RUSH: It’s a sad observation, folks. I’m telling you, a sad, sad observation but it’s an observation that I don’t think I’m alone in making. It seems like rioting is almost expected now when there is a cop shooting. A cop shooting, period. Don’t care about the details. It seems like it’s now axiomatic that there’s going to be rioting or massive public protests or threats of rioting or threats of unrest every time the cops have to draw their weapons.
Now, stop and think about this. Where are we here? We’re in the United States of America. We are in the second term of the presidency of the first African-American president ever elected in this country, a former community organizer — ah — agitator, organizer, same thing, who promised and assured us, via hope and change, that none of this would survive the presidency. This kind of thing was destined for the ash heap.
We aren’t going to have these kinds of divisive squabbles any longer because the election of the first African-American president would finally mean that we had matured and that we had seen the error of our sinful past. The election the first African-American president, not just that act, but the man himself with his promises and his assurances is going to unify us, the country was going to become one, the nation was going to be loved by all the peoples of the world, and, via hope and change, there would be an unbridled optimism that would spread coast to coast, east to west, north to south, all across this country.
And now look where we are. We’re nowhere. In fact, not only are we nowhere near that, we have regressed. We have regressed and we are in the process of regressing, specifically in the area of race relations, but in general throughout our culture. Our culture is being roiled. Our society is being torn asunder. It is happening with happiness on the part of those doing the asundering. They are gleeful and feel like they have an objective to accomplish here by further division, creating angst.
There doesn’t seem to be any desire for hope and change to mean anything positive. There doesn’t even seem to be any desire to want to try to unify to get along. Is it a coincidence? It seems like whenever the police anywhere — in Charlotte you have a black chief; you have a largely African-American city government; you have a largely black police force. And I think in the case of Charlotte you have an African-American cop. Why? Wasn’t the election of these people and wasn’t the commensurate rise in political power for African-Americans to mayoralties and city councils, wasn’t that supposed to also bring about, not an end, I mean, nothing ever ends, but why are things getting worse here?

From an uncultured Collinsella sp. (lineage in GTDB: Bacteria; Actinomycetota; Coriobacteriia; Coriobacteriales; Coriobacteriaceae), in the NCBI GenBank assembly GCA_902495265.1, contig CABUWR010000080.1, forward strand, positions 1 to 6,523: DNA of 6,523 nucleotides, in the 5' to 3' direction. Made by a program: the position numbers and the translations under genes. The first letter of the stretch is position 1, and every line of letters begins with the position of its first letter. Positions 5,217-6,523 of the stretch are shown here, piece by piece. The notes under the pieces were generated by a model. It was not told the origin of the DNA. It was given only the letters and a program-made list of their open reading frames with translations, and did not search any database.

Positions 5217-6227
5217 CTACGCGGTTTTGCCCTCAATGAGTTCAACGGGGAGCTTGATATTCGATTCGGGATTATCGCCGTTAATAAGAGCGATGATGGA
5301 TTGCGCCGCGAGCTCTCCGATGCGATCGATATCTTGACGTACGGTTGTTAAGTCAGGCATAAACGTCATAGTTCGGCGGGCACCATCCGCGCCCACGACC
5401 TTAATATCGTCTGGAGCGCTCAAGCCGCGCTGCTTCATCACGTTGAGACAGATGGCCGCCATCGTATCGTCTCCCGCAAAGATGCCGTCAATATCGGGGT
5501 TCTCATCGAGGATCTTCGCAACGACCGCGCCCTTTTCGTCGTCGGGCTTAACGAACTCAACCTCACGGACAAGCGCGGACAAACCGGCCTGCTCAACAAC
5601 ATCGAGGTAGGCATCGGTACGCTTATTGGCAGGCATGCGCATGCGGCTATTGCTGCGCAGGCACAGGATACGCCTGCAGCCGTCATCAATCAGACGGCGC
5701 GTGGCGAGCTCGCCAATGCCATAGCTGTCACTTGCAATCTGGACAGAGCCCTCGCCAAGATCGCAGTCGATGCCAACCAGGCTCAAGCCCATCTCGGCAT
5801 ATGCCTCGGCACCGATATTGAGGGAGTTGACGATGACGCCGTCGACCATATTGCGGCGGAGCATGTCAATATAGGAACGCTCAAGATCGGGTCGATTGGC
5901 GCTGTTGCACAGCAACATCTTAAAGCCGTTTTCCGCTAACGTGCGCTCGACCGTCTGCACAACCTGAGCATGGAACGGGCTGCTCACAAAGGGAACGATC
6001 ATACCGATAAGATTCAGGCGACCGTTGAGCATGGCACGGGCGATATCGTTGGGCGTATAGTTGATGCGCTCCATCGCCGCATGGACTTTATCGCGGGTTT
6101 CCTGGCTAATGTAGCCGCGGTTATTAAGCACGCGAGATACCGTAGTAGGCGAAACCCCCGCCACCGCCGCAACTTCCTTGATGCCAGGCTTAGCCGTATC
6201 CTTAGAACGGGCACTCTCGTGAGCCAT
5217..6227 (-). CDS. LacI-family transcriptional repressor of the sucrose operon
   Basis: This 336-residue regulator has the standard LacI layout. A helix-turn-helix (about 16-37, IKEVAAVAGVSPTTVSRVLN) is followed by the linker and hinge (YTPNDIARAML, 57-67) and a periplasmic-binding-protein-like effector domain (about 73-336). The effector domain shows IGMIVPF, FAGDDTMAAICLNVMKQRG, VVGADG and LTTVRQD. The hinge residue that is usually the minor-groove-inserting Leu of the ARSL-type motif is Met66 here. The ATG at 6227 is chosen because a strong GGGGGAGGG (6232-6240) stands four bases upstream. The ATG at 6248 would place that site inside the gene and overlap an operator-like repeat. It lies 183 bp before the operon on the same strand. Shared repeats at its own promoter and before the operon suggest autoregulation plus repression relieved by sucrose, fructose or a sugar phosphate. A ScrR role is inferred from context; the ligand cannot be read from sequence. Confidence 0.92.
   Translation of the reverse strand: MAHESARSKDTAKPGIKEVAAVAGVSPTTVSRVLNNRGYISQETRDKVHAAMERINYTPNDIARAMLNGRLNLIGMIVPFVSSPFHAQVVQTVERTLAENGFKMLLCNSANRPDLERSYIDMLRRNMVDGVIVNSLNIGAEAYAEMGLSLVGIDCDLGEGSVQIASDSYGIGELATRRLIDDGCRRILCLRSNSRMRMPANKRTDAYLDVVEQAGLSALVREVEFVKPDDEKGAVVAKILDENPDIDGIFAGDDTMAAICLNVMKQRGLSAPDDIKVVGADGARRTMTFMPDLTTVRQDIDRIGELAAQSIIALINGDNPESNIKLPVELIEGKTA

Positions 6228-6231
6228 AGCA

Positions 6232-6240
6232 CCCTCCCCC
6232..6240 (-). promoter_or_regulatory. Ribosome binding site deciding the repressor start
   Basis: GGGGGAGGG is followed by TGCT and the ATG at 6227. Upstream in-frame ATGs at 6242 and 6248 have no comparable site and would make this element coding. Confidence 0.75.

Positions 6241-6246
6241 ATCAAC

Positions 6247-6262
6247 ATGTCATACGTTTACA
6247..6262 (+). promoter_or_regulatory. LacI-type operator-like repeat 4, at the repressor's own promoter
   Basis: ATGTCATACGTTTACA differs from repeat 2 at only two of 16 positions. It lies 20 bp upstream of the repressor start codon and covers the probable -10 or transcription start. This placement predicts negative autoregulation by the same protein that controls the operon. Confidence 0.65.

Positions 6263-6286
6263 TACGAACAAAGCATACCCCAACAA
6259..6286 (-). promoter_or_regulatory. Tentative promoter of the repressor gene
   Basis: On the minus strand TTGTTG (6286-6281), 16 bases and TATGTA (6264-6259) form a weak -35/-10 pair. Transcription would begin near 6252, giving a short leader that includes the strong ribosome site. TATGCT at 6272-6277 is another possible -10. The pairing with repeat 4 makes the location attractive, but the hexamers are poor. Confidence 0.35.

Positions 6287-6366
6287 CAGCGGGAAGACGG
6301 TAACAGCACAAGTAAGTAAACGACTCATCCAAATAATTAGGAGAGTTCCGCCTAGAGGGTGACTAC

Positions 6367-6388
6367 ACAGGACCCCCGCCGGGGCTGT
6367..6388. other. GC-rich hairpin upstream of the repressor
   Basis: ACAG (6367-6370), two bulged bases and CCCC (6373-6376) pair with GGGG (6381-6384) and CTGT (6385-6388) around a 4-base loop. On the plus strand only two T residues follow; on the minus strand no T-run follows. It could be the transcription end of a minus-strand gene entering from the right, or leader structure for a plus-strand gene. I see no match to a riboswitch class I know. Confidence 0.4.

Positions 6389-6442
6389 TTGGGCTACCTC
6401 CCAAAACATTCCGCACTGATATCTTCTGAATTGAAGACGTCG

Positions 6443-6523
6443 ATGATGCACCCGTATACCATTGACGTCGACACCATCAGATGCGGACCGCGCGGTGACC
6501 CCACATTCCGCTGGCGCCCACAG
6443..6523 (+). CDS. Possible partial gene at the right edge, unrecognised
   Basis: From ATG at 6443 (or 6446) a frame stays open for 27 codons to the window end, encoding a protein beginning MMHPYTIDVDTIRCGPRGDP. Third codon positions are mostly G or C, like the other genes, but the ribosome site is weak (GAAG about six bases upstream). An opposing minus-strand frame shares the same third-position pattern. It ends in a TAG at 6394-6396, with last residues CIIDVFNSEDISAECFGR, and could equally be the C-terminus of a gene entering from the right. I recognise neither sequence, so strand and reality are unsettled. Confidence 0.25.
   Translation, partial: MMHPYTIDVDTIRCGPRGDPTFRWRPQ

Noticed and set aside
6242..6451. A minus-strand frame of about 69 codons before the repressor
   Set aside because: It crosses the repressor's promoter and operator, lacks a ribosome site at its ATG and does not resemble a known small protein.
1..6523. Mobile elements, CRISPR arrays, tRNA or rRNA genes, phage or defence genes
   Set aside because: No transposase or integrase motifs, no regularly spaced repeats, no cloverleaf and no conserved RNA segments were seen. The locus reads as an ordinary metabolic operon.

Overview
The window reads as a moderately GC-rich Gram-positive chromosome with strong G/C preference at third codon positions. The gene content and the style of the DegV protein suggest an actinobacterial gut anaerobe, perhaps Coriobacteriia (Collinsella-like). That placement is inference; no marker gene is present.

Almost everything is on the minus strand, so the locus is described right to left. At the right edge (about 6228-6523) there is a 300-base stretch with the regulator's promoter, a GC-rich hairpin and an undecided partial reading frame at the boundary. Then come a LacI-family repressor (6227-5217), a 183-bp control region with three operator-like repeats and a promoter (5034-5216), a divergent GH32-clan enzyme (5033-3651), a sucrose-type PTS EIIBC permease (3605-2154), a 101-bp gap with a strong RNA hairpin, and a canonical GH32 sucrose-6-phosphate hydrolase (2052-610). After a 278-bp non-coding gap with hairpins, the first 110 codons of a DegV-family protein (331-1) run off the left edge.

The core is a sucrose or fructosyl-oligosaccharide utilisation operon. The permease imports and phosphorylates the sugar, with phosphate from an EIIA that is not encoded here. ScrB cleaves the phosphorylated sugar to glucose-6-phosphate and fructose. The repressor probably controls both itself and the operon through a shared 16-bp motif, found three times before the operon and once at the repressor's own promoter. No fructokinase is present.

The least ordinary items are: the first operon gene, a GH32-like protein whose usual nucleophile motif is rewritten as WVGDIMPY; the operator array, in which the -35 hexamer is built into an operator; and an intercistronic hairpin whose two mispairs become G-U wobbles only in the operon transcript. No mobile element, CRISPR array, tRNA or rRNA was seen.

You could look at this in some ways and say that our country, the people in our country, have actually tried to bring a halt to this. The majority of people in this country have done a lot of what they think they can do to demonstrate that they are not racists. African-Americans are routinely elected to positions of power all over this country, particularly in the Deep South. And yet it doesn’t seem to have mattered. Why is that?
I wish it had mattered. It doesn’t seem to, though. Black Lives Matter gets into gear no matter the specific circumstances of any particular police event now. It doesn’t matter what the details are. We have a police event, a cop draws a weapon, cop fires a weapon, that’s all we need to know. It’s all we need to know and we’re gonna get into gear, and we’re gonna find something to protest all in the second term of the first African-American president in this country who promised and assured us that these are the kinds of things that would cease. These are the kinds of things that we were going to finally be able to get past.
I’m telling you, we are regressing and it’s a shame. It’s just an abject shame. When I say “nobody wants this,” I’m talking about reasonable people. Nobody wants this, what’s happening in Tulsa today, last night, Charlotte, nobody wants this. But some do. Some are feeding off of it. Not new, I know. But I keep going back to hope and change. This was supposed to end because there was supposed to be hope. The election of Barack Hussein O, that meant there was hope, that means that we had changed direction, we were headed in a new direction, a positive direction.
There was to be a new sensitivity, a new awareness. In fact, people on the left were using the term “postracial society” to describe what the country would be like after the election of Barack Hussein Obama. We’re not post- anything. We’re worse post. We’re ipso post. We’re whatever is happening. It ain’t for the better. We are digressing, we are regressing, and it’s just downright shame.
Black Lives Matter goes to the White House and gets praised to the hilt. Black Lives Matter gets honored at the White House. My question is, were they radicalized before they went to the White House or after they left the White House? Well, it’s a fair question, is it not? When did Black Lives Matter become really radicalized, before they went to the Oval Office or after? Well, it seems like violence and property destruction are the judge-and-jury justice that we have today.
The mob determines right and wrong and then hands down the sentence then and there. The Justice Department watches from afar, and after everybody gets through tearing up a town, the Justice Department walks in there with Loretta Lynch and claims, “The police department’s racist! We’re gonna have to take it over, and we’re gonna have to impose our federal guidelines. Charlotte, you’re next. Tulsa, we’ll be there before the end of the year before Obama’s term’s up. Thank you.” I don’t know, folks. It’s just nobody wants this — except those who do — and it’s a hell of a thing.
But when you ask, “Who profits? Who benefits?” Somebody is. Somebody does.